Tregony  Cornwall


In 1870-72, John Marius Wilson's Imperial Gazetteer of England and Wales described Tregony like this:

TREGONY, a decayed town and a parish in Truro district, Cornwall. The town stands on the river Fal, 4 miles S by E of Grampound-Road r. station, and 6½ E by N of Truro; occupies the site of the Roman Cenio or Voluba; belonged, at Domesday, to the Earl of Mortaigne; passed to the Pomeroys, the Boscawens, the Bassets, and others; acquired, in the time of Richard, a moated castle of the Pomeroys, some vestiges of which still exist; sent two members to parliament from the time of Edward I. ...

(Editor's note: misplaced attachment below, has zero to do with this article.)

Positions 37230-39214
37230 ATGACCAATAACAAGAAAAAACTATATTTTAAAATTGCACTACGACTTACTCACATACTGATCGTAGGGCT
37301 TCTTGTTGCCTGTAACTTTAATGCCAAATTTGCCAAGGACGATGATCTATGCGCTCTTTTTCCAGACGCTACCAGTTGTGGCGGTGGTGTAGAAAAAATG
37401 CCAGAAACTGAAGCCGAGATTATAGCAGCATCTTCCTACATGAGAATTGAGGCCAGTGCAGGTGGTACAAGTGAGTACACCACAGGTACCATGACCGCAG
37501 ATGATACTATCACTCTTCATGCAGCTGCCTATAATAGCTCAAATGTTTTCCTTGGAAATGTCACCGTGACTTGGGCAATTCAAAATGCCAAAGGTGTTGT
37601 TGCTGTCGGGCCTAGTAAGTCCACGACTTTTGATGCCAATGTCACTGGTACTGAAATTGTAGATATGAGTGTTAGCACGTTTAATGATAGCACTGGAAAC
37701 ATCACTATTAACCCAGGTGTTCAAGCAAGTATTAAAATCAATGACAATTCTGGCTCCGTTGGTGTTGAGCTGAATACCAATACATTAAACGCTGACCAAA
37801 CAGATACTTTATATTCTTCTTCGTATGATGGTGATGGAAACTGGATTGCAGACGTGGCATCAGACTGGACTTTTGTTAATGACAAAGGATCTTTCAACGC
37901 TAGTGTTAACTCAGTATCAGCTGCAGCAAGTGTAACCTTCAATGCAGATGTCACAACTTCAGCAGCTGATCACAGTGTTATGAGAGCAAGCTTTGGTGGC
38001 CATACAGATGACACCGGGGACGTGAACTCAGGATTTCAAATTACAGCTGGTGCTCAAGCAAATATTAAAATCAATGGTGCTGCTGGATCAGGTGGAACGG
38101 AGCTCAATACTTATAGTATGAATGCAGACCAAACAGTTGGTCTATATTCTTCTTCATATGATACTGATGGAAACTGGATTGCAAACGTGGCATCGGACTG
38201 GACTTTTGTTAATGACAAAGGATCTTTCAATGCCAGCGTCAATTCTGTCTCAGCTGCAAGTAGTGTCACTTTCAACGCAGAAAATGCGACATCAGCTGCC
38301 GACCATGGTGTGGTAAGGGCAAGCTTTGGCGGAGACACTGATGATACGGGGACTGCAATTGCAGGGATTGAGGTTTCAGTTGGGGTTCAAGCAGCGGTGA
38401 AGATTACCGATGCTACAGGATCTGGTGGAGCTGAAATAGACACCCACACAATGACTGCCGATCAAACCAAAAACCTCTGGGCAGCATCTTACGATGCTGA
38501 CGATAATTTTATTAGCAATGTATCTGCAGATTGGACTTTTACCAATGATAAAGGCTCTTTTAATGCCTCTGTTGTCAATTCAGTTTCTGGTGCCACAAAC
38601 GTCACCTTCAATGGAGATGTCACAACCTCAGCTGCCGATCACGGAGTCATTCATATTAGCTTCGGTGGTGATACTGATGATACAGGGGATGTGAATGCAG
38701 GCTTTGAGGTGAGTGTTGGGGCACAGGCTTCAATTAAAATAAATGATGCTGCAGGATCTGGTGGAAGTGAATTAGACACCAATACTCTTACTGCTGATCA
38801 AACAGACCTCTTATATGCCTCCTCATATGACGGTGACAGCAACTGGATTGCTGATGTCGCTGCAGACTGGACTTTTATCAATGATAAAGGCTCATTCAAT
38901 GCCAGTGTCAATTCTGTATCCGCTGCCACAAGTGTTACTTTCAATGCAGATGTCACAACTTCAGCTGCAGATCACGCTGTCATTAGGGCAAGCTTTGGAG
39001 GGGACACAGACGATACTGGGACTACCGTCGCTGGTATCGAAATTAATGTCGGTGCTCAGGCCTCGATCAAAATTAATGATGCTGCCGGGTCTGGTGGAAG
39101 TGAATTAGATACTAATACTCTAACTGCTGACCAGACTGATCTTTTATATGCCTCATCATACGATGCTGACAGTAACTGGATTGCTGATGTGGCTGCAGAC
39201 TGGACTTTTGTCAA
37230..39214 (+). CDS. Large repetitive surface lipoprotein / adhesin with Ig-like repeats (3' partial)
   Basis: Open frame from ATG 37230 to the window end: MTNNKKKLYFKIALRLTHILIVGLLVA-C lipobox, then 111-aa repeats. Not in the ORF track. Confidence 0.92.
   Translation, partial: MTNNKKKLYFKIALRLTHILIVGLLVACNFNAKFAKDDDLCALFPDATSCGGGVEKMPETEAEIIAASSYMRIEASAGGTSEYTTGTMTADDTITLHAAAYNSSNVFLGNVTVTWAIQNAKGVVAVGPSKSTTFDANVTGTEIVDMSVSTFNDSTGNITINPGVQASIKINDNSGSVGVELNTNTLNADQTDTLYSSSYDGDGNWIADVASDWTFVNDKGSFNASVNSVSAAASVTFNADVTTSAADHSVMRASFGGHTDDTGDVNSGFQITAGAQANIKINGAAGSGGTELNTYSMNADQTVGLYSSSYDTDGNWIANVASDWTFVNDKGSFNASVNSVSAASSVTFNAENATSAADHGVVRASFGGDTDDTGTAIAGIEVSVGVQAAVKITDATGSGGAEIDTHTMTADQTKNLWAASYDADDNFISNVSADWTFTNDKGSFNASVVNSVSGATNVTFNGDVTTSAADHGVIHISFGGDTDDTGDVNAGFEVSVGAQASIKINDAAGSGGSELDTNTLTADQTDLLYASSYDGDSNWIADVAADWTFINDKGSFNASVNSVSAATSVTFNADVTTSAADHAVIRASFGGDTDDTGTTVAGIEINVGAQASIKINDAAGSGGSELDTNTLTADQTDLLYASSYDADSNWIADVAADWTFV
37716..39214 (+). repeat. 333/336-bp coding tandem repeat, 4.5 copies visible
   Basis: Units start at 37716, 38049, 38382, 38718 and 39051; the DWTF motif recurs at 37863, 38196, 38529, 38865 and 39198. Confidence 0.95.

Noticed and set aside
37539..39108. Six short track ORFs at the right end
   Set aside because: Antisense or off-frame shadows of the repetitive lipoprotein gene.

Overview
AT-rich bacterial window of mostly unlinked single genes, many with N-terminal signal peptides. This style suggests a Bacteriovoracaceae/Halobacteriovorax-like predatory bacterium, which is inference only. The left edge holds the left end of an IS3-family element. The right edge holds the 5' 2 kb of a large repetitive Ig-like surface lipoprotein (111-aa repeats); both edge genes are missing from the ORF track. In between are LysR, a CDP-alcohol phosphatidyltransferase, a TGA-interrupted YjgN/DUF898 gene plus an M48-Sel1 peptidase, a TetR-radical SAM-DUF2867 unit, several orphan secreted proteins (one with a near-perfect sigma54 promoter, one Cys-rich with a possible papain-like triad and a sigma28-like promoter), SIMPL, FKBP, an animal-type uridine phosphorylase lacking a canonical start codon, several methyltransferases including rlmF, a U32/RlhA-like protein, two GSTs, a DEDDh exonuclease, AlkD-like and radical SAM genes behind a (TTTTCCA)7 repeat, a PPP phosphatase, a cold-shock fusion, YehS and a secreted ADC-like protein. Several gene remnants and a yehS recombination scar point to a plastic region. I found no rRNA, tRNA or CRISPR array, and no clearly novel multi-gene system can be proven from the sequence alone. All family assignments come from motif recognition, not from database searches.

till 1832, and was then disfranchised; is a seat of petty sessions; and has a post-office under Grampound, Cornwall, a church, three dissenting chapels, a national school, charities £72, and five annual fairs. The parish comprises 69 acres. Real property, £834. Pop. in 1851, 846; in 1861, 699. Houses, 186. The living is a rectory, united with Cuby, in the diocese of Exeter. Value, £311. Patron, not reported.

Tregony through time

Tregony is now part of Carrick district. Click here for graphs and data of how Carrick has changed over two centuries. For statistics about Tregony itself, go to Units and Statistics.

How to reference this page:

GB Historical GIS / University of Portsmouth, History of Tregony, in Carrick and Cornwall | Map and description, A Vision of Britain through Time.


Date accessed: 29th November 2021

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